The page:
# Finding resonant frequency in a circuit with no inductor

I have a parallel circuit and I need to find its resonant frequency. However, there is only a capacitor paralleled with a resistor and there is no inductor included. So is it correct that in using the formula $$\f_{res}=\frac{1}{2\pi\sqrt{LC}}\$$ I should just assume that L is non-existent?

I am just learning about RLC circuits and I am struggling when simplifying and solving these types of circuits.

• What you actually drew is an RC filter. It will have a cut-off frequency, but it won't have a resonance. electronics.stackexchange.com/questions/350482/… Nov 22, 2022 at 5:58
• @char can you ask a specific question? Nov 22, 2022 at 6:14
• @VoltageSpike I have to solve for the resonant frequency given that circuit. However, I am not sure how to solve it because base on the formula it needed the value for L or the inductance, my problem is, there is no inductor in the circuit so how do I solve for the resonant frequency.
– char
Nov 22, 2022 at 6:33
• Because we don't know what transfer function TF is needed (a voltage gain, an input impedance?), I will assume that the stimulus is the input source implying a voltage gain. In this case, the denominator is $D(s)=1+s(R_1C_1+C_2(R_1+R_2))+s^2R_1C_1R_2C_2$ which you can put under a normalized form $D(s)=1+\frac{s}{\omega_0Q}+(\frac{s}{\omega_0})^2$. You see a resonant frequency and identification between the terms is easy. But considering the very low $Q$, you can factor $D$ as two cascaded poles. Nov 22, 2022 at 7:54
• Your circuit is a passive RC-bandpass. At a certain frequency (midfrequency) the transfer function has maximum gain and a zero phase shift. This frequency could be called also "resonant frequency" because the definition for resonance is fulfilled (real transfer function, zero phase shift)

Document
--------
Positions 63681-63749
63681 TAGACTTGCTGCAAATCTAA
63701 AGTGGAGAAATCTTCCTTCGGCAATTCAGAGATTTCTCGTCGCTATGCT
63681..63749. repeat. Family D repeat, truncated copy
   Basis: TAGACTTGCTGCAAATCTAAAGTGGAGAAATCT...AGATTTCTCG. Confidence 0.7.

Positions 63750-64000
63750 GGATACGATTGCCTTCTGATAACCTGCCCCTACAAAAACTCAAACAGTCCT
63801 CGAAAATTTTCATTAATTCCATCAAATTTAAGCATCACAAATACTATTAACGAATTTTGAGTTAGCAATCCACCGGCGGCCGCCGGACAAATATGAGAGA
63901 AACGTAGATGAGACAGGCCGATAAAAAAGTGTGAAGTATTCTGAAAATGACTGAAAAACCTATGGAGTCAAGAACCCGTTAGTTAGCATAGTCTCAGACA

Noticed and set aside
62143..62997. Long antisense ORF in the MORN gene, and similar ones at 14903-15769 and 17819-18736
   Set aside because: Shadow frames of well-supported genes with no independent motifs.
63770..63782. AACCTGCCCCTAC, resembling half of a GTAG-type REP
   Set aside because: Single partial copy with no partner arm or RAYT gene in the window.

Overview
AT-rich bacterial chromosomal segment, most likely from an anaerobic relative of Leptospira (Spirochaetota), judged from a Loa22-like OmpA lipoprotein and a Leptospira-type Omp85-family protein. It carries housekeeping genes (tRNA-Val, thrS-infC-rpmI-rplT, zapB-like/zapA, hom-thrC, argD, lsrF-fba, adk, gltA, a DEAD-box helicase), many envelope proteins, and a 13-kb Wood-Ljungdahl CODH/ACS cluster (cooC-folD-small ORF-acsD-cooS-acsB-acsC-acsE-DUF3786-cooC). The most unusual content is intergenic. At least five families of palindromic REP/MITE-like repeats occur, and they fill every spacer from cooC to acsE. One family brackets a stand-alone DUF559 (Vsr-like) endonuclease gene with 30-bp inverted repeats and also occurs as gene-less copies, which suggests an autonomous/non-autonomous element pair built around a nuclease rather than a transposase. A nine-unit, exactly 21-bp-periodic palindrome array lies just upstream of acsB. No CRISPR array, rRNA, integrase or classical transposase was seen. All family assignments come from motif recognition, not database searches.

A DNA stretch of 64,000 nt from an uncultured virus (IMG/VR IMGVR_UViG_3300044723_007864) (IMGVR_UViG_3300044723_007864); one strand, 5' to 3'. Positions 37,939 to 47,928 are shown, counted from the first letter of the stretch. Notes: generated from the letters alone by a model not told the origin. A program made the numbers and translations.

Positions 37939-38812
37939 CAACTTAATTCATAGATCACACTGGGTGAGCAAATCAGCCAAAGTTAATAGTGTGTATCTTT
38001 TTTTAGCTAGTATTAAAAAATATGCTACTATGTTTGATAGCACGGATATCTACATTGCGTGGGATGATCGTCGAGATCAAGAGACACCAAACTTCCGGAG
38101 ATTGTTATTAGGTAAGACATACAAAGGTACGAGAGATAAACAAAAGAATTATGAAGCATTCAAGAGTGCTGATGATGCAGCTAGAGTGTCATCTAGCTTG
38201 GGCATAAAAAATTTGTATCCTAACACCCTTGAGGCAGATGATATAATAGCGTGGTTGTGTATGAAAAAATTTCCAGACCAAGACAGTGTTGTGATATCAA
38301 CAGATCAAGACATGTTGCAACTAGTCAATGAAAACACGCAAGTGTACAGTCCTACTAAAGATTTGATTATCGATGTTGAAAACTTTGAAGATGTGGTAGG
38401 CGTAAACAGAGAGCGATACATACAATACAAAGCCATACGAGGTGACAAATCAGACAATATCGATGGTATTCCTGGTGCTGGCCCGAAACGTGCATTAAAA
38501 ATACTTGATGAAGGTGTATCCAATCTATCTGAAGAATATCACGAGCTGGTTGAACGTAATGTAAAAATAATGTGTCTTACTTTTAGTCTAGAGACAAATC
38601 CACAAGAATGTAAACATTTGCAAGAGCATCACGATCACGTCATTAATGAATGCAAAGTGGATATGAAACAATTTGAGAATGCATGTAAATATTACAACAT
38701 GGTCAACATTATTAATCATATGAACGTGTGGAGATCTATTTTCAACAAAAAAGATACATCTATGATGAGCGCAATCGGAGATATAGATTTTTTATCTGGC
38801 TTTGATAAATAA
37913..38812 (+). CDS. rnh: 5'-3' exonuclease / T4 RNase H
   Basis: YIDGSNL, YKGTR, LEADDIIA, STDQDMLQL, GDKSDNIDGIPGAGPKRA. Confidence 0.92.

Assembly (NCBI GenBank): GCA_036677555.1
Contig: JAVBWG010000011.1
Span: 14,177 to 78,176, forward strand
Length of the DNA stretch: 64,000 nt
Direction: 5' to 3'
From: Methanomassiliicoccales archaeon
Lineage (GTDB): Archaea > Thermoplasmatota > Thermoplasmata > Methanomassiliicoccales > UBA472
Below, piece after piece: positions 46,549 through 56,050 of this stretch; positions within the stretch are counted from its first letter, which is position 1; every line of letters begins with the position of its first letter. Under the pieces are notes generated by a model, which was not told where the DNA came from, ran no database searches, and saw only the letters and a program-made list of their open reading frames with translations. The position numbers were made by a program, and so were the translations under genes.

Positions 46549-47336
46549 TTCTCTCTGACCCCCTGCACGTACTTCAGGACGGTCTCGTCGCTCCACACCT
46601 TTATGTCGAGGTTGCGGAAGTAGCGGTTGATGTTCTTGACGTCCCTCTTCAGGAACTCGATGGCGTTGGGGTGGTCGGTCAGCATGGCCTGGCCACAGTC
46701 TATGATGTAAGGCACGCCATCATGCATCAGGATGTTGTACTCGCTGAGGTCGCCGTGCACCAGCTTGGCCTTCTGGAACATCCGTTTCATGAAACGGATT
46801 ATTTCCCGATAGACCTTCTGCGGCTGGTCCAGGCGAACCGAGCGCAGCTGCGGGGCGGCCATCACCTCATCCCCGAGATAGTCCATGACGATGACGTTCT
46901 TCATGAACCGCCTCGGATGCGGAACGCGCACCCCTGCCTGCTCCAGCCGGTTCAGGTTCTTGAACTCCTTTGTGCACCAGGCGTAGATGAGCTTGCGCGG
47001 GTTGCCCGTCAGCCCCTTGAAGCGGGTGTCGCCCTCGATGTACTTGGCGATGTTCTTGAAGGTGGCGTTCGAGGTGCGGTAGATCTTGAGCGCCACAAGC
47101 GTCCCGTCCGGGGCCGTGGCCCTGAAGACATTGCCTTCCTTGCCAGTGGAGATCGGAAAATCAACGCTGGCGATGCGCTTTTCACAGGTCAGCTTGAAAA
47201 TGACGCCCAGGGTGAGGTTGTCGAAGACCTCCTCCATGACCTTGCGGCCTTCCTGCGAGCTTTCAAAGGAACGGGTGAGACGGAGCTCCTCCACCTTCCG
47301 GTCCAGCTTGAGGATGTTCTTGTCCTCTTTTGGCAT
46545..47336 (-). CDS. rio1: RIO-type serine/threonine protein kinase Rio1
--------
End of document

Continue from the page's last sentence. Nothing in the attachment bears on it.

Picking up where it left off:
– LvW
Nov 22, 2022 at 8:13

Since the difference between the two RC time constants is quite large, separate answers are given for the two as a first approximation. Thus, the lower cut-off frequency will be 1 kHz, so 1/(2πR1C1). And the upper cut-off frequency will be 528 kHz, so 1/(2πR2C2). The amplitude decreases in proportion to the two capacitors if we look at the circuit together. The frequencies are slightly shifted, but not significantly. At zero phase shift, the "resonant frequency" is 23.7 kHz.

I am disappointed by the comments so far. OP states that he is completely new to the subject and I'm certain that the comments (except for Verbal Kint's) has done nothing but confuse OP even more.

A second order low pass filter will have a transfer function of the general form

$$H(s) = \frac{V_o(s)}{V_{in}(s)} = \frac{\omega_0^2}{s^2 + 2\zeta\omega_0s + \omega_0^2} \tag1$$

where $$\\omega_0 \$$ is called the undamped resonance frequency and $$\\zeta \$$ is called the damping ratio.

The reason there may arise confusion in this question, is because a transfer function is the ratio between an input and an output. In your schematic, it is not clear what the output is, but I think it's very likely that the voltage across $$\C_2\$$ is the output.

You need to find the ratio $$\H(s) = \frac{V_{C_2}(s)}{V_{in}(s)} \$$ and obtain it in the form as shown above. There are many ways of doing this - one way is with node analysis. I can set the node equations up for you, but you will have to solve them yourself. Call the voltage across $$\R_1\$$ for $$\V_1\$$ and the voltage across $$\C_2\$$ for $$\V_{C_2}\$$ and ground the bottom terminal of the voltage source:

$$\begin{cases} \frac{V_1-V_{C_2}}{R_2} + (V_1-V_{in})sC_1 + \frac{V_1}{R_1} = 0 \\\\ V_{C_2}sC_2 + \frac{V_{C_2} - V_1}{R_2} = 0 \end{cases}$$

Solving these should bring you close to (1).

Do you agree that the classical definition of "resonance" is based on a phase shift of zero deg ?

No. I use this definition of resonance from Lathi: "resonance is observed when the input signal is identical to or very similar to a characteristic mode of the system".

how such a lowpass can show a resonance effect?

Consider a completely undamped low pass filter (impossible to realize in real life)

$$H(s) = \frac{100}{s^2+100}$$

This system has an undamped resonance frequency of $$\10 \: \text{rad/s} \$$ which can be verified by inspecting the impulse response: -

$$\omega_0 = \frac{2\pi}{T} = \frac{2\pi}{(0.788-0.158) \: \text{s}} = 10 \: \text{rad/s}$$